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Is This the Right Room for an Argument?

November 6th, 2007 · 3 Comments

Slashdot posts an essay by a fellow who used Amazon’s Mechanical Turk program to offer micropayments to folk willing to argue with him—which I’d have thought was unnecessary in an age when blogs are awash in folk happy to argue for free. The argument, incidentally, is quite terrible:

1. Government should ban smoking by people under 18, because of the harmful health effects.
2. If that’s true for the entire group of underage smokers, then it’s also true for each individual smoker under 18. In other words, even if only one person under 18 smoked in the entire country, it would still be justified for the government to ban them from smoking.
3. Whatever bad health effects are caused by the average person under 18 smoking 1 cigarette, there is some number N cigarettes that would cause the same bad health effects in the average adult who smoked them.
4. If banning 1 person under 18 from smoking 1 cigarette is justified (even if they were the last smoker on Earth), and the health effects would be the same for an average adult who smoked N cigarettes, then banning 1 adult from smoking those N cigarettes would also be justified (again, even if they were the last smoker on Earth).
5. If banning 1 person over 18 from smoking would be justified, then the same logic would apply to every person over 18, which would imply banning smoking for all people over 18.
6. Hence, if you believe that smoking should be banned for people under 18, then the same logic would lead to a ban on smoking for people over 18 as well.

This goes wrong at the very first step: The rationale for banning minors from smoking is not “the harmful health effects,” but that minors are in no position to reasonably accept or consent to those effects after weighing the risks and benefits.

Though the entire center of the argument seems quite superfluous—is some point served by moving from the type to the token, and then back to the type?—the second step also looks invalid. Prohibitions have enforcement costs, and so obviously a policy that produces some benefit for a large number of people can’t be assumed to be justified when it produces the same benefit for just a few. We don’t build roads out to the cabins of a few hermits just because we’d build a road to the same location if it were a bustling metropolis.

Step three suddenly begins talking about a ban on smoking even one cigarette, and then makes the jump to some number of cigarettes N which would do comparable harm to an adult smoker. Insofar as one is inclined to entertain an argument already this confused, this infects the rest of the inferences by blurring the distinction between a full ban and a mere limitation that would achieve the same effect. Some persons might be rendered unfit to drive after one glass of Scotch, making it legitimate to bar them from driving. And surely for any person, there’s some number N of Scotches that would render them equally unfit to drive. It obviously doesn’t follow that this provides equal justification for barring everyone from driving after a single glass of Scotch.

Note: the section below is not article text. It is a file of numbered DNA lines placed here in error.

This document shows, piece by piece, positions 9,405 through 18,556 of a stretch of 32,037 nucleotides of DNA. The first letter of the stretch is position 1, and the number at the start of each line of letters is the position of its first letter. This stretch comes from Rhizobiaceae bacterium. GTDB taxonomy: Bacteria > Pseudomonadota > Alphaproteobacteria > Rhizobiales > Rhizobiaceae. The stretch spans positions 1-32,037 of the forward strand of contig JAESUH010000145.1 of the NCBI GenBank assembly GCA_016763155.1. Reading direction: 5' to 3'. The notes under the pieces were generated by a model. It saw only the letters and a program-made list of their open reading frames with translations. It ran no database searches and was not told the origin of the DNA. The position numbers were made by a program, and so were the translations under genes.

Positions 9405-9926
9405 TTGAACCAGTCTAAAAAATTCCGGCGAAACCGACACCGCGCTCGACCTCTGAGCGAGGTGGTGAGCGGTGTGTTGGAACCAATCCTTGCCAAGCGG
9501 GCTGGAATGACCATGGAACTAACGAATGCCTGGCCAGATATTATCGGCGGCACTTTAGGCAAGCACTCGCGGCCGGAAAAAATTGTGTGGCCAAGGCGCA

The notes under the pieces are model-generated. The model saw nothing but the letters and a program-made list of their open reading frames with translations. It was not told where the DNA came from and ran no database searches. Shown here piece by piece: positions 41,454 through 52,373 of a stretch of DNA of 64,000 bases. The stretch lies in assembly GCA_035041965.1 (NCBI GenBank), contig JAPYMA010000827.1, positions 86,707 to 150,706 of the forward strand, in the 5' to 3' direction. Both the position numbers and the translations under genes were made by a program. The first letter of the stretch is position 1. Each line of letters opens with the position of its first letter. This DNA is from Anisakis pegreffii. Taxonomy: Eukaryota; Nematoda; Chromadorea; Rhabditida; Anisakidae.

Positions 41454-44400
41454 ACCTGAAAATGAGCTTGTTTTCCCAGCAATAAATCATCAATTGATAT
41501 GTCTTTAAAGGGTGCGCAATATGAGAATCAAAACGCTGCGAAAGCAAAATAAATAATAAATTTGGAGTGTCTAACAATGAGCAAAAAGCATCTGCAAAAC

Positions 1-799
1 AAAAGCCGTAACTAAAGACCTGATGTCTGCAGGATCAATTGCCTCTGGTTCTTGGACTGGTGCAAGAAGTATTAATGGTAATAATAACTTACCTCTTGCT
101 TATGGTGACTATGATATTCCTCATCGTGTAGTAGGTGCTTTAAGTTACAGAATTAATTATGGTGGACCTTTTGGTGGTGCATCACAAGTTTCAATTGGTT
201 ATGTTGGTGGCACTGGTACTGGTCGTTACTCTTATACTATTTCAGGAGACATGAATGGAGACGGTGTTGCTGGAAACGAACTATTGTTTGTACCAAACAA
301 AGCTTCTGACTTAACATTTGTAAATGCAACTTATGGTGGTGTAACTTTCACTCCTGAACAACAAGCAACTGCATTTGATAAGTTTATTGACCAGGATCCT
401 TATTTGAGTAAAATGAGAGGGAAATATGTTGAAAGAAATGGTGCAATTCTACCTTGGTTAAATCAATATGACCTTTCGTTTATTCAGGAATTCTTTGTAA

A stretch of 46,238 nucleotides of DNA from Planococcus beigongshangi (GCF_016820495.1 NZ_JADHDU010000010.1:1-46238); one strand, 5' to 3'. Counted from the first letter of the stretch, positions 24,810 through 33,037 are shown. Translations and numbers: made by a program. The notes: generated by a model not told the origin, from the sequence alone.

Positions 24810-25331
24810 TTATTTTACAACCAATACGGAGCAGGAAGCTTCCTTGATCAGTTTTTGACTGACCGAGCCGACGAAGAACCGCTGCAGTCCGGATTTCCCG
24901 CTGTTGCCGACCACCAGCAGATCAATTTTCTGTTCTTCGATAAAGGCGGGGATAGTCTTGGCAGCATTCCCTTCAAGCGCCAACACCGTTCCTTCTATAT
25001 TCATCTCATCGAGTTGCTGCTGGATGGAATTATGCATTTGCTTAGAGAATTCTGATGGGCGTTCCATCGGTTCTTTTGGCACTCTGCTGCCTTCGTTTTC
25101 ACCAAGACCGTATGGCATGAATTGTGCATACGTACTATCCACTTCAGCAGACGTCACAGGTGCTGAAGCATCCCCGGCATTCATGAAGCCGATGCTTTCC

Step four arguably just recapitulates the error of the first step, in that assumes the reason for the prohibition on minors smoking is just the consequence, rendering the choice to smoke equally bad in all cases. But it’s probably worth noting that there are really two issues here. The first is that the “same” consequences will be weighed differently by different people, which means there’s no objective measure of whether a particular health risk is worth it, on net, without knowing anything about the value a particular subject places on health relative to the pleasure derived from the action. The second is that even if we grant a particular judgment is bad, respect for that bad judgment may represent the sort of deference that a fully developed, autonomous person is due.

Oddly, the author makes no mention of these fairly elementary points, which either means that he didn’t think they merited consideration, or that none of his interlocutors broached them. So maybe trying to buy cheap arguments isn’t all it’s cracked up to be after all.

Tags: Nannyism


       

 

3 responses so far ↓

  • 1 Trevor // Nov 6, 2007 at 11:52 pm

    What’s more amazing, that people pay for this stuff, or that otehrs give out better for free?

  • 2 diakron // Nov 11, 2007 at 8:40 am

    Perhaps you’d prefer Being-Hit-On-the-Head lessons, which is next door; or Abuse, which can be found just down the corridor…

  • 3 audio amplifier car channel // Dec 31, 2008 at 12:40 am

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